There is a definite lack of representation of people with disabilities in the media, in particular when it comes to mainstream media such as radio and TV.
I am a strong advocate for people with disabilities in Ireland.
Physical changes that occur after an SCI combined with trying to establish a new role in society means it can be tempting to compare ourselves with what we see in the media.
Just representation is needed to change the public’s idea of what it means to be talented, hardworking, attractive and also have a disability.
I met with two ladies in Oceanfm studios that have failed to let their respective disabilities prevent them from leading life to the full.
Sarah Cregg was born with spina bifida and uses a wheelchair. She is also one of Connacht’s top wheelchair hurling players. She comes from a sports mad family where here brothers Cathal and Finbar both played for Roscommon.
Sarah is familiar with mixing it with royalty after having had an audience with Price Harry and his wife Meghan in Croke Park.
I am also joined by Jenna Fitzgerald from Enniscrone. An ill-fated dive into a swimming pool in Spain six years ago changed Jenna’s life for ever.
A shattered C5 injury from the accident resulted in her sustaining life changing injuries after being paralysed below the chest.
Since that life changing event Jenna has adopted a positive attitude and has attempted to establish a new independent life as possible.
We started the discussion by looking at the way the media portray disability and how media can help increase awareness throughout society about the realities faced by disabled persons.
It can also reduce stereotypes, prejudices and harmful practices whilst promoting awareness of those with disabilities capabilities and contributions.
I began writing at first for therapeutic reasons and later I set up an online community for people who have spinal cord injuries – writing about my struggles and supporting others going through the same. This subsequently has opened up several avenues for me.
I have had many of my blogs published by the Irish newspapers – Irish Time , the independent, Sligo champion, a columnist for the Sligo Weekender.
In my opinion, people with disabilities are not well represented in the media.
With disability, the representation is still woefully inadequate and just as we are no less competent, our body types are no less deserving than our fully functioning peers!!! Unfortunately, a lack of visibility and affirmation of disabled individuals in the media and among those in power creates even more unnecessary misery. This deficit guides people into thinking that disabled people can’t be powerful, sexy or in control.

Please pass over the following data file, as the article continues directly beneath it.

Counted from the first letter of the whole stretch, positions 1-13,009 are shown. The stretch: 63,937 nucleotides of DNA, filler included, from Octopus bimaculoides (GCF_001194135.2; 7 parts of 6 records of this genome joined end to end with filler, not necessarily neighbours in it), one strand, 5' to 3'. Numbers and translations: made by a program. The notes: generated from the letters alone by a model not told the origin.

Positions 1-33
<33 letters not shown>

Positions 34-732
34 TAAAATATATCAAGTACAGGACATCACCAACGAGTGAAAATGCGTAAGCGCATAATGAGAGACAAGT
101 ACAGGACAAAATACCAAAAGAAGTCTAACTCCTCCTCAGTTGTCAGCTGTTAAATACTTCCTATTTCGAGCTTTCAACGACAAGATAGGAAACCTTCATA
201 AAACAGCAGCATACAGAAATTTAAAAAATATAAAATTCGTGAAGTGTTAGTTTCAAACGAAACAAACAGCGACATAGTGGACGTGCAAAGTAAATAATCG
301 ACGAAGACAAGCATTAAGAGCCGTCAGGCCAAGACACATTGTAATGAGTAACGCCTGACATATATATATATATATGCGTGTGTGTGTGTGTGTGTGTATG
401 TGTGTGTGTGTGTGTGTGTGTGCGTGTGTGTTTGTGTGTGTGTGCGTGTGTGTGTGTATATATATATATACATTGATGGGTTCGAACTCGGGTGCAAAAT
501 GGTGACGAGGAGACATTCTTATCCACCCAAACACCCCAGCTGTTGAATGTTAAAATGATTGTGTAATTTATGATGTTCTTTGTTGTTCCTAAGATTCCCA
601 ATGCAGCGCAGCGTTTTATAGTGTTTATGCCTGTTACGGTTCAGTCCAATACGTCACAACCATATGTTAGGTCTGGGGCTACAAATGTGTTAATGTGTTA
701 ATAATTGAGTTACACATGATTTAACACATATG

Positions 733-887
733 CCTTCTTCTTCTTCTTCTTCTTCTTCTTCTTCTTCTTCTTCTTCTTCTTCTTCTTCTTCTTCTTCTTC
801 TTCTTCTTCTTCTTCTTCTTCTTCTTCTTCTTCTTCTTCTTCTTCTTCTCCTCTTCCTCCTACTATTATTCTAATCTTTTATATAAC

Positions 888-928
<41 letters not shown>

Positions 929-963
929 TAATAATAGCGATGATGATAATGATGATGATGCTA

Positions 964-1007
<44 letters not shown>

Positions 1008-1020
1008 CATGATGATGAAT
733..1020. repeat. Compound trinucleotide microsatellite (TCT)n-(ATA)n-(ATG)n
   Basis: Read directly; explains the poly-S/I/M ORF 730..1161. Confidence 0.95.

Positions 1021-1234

Moreover, visibility influences feelings and if disabled people are only portrayed as weak and sickly, it becomes difficult for a viewer to see them in a positive light. They are often stigmatized or stereotyped, and may appear as either objects of pity or super heroic accomplishment.
Is it that unfortunately in society today, disability is still deemed undesirable, and disabled people are frequently looked upon as hard work and less sexy in general than their nondisabled peers?
Should we (Society) in order to ensure that all body types know they are valuable, we must begin at the core of what is influencing the wider public or we might start to compare ourselves to media image ideals that are frequently airbrushed and not realistic??
Let’s face it, everyone (even the most perfect-seeming celeb) has things that they can’t change and need to accept about themselves .
Deserving representation that stands alone is a must. Being exposed to more disabled people on public platforms and not shielding them away is at the foundation of how we can alter misconceptions about disabilities and negative body images.
Some people with physical disabilities or differences may feel they are not seen for their true selves because of their bodies and what they can and can’t do. A negative self image feeds into low self-esteem and how much you feel you are worth and valued; A downhill spiral of depression and addiction can ensue.
One of the hardest things for me to cope with when I first became a wheelchair user was my change in body image. I had always been a very athletic, health conscious person and I struggled with how I viewed my new physical self. I think that personal body image has a very important social value for women, with many females being particularly vulnerable to perceptions of their body and physical appearance.
There are few tv shows that include appropriate sources of local and national help or support at the end of an article or a programme to help ensure that people with disabilities and their families get the information they need, as well as facts about improvements in national policies and programmes.
One such show; the fitting room discusses dressing for all body types. Fashion’s impact reverberates through our society, which is why it is so important that it celebrates diversity and champions inclusivity. Fashion has the power to shift attitudes and change perceptions, and we should not underestimate its influence.
Embedding diversity and inclusivity, particularly with regards to disabled people, would help push the fashion and retail industry to be even more creative, more innovative, more radical and more forward-thinking.
In 2020, you’d expect social attitudes to be evolving, that the benefits of having a diverse society apparent but in truth a much more refined approach to disability in our society is paramount.
We need to promote the message that people with disabilities are present in every community around the globe. They have the same range of emotions, interests, talents, skills and behaviour as the rest of the population and should be portrayed as having the same complexity of personality and experience as other people of similar age and situation.